Except he’s not a real superhero. He’s not even Batman. He’s a skilled fighter who uses surprise and fear as a weapon. No real superpowers or billionaire’s playthings. No magic or science. There is a passage about half way through when Harkaway is discussing the philosophy of his hero (and one echoed by Nolan’s version of Batman) that Lester can’t fight the bad guys, but Tigerman can. He can do anything, because he isn’t real. Beautifully observed. There are many myths on the island, such as the eternal Bad Jack, so Lester and the boy create a demon. The international cast of supporting characters (Dirac, Lester’s French counterpart, the Japanese scientist Kaiko, Jed Kershaw from American intelligence, the Ukranian and others) all play their part in what is more like an empirical spy thriller, set in some darkest Africa. Of course, the set-up is pure superhero – the boy being Robin to Tigerman’s Batman.

The key to Harkaway’s writing is the textured depth and imaginative characterisation. It is one of those books who’s character are so rich than by the climax, you feel like they’ve penetrated your reality and you want to keep them close, even after the book is over. Many of the supporting cast are fairly one-dimensional but the two leads are so well-written you can empathise with Lester’s every emotion and smile at the boy’s cultural references. The writing is terrific and the plot is as complex as any novel: fantasy, superhero or familial drama. Which is what this really is. Tigerman might be magic realism dressed up in a 4-colour comic-book costume, but at its heart is story about a lonely middle-age man looking at his single, parentless life, and the boy who he hopes might think of him as a father. It is Lester’s flawed paternal desire that drives him to dress up as Tigerman, not a sense of heroism. There is plenty of that to come, mind – fights, rescues, plans and such-like.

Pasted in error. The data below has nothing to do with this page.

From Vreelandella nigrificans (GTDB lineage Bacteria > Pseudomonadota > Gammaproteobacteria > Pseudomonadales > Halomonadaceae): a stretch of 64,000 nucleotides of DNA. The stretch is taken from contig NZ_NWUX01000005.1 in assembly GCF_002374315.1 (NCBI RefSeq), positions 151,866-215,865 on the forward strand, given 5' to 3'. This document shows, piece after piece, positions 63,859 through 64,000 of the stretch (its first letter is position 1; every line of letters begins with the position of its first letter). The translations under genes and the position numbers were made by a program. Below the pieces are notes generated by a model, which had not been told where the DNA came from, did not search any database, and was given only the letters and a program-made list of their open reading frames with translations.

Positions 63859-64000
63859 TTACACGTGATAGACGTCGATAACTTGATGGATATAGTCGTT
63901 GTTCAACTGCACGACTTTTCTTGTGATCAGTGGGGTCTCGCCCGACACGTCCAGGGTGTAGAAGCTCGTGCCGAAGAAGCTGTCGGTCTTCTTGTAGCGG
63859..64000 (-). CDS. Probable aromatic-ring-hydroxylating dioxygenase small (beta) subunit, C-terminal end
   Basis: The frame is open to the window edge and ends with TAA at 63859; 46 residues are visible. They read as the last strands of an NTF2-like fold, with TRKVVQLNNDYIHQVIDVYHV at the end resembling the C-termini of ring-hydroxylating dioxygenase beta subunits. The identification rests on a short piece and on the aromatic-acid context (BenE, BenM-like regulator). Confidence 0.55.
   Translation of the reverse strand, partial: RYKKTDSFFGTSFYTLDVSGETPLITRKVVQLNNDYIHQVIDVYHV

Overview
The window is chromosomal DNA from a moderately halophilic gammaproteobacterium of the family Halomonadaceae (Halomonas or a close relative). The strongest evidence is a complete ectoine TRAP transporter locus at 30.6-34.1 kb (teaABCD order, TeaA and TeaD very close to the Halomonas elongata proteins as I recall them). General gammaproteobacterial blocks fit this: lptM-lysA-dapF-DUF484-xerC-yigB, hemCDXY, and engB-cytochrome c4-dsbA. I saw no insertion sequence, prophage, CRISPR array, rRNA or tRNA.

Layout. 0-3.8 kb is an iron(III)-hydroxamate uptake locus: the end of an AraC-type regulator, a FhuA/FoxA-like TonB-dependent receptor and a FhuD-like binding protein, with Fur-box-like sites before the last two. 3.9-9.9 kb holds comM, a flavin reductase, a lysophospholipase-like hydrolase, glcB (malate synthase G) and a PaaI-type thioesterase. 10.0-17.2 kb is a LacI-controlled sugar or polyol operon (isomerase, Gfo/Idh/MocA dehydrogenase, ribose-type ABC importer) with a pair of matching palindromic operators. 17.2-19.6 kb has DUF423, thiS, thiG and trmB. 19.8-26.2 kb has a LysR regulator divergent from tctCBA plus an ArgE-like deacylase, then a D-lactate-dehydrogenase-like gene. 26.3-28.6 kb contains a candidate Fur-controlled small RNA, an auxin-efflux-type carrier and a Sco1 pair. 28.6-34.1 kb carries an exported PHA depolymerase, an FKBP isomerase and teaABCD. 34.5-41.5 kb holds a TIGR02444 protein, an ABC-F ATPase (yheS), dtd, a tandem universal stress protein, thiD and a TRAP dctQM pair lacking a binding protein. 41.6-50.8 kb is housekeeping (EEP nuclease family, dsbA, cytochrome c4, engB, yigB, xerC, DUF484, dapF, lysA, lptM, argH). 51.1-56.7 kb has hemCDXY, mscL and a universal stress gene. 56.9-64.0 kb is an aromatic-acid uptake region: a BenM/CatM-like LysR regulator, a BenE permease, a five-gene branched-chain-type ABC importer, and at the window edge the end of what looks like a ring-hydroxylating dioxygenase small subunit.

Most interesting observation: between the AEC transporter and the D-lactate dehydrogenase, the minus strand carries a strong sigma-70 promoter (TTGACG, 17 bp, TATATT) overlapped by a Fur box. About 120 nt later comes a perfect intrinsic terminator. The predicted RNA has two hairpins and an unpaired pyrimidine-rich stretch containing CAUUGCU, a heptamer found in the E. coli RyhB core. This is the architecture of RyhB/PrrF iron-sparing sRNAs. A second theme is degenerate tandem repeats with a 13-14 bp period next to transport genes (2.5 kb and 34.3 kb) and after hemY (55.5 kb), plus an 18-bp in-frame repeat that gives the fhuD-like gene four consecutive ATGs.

When the denouement arrives, I almost didn’t buy it. I couldn’t decide if Harkaway has been too clever or not clever enough. On reflection: Goldilocks. Just about right. To his credit. There are so many ideas to the novel, and like his previous novels, I kept expecting a stumble. It never came. For example, the island’s overseers are an organisation with a name shortened to NatProMan. I’m sure this is deliberate, hinting at an evil adversary for our hero. But it doesn’t descend into cliché. NatProMan is a red herring. Even the secret James Bond baddie-base isn’t hackneyed and is portrayed with affection.

Throughout the book I kept wondering if the goo-soup of a volcano that had doomed the island would somehow go off and turn Lester into a real unreal superhero with proper fantastical powers. I’m glad it didn’t. Tigerman isn’t really a superhero novel, and only just a novel about heroes, even though it has affections for comics. I never really equated to other superhero books I’ve read. I didn’t imagine Lester’s costume as a comic-book creation at any point (although I might have if my expressed fear had come true). Tigerman is an entire novel about how Peter Parker was bitten by the radioactive spider. Except it turns out that bite has no after-effects. It’s also a novel about the Gwen Stacey decision on the George Washington Bridge (Lester has to make a choice – be a hero or be a father). It is not a great superhero novel but a great novel about superheroes. Real ones.

Original review published here: http://www.nudge-book.com/blog/bookchap/2015/03/30/tigerman-by-nick-harkaway/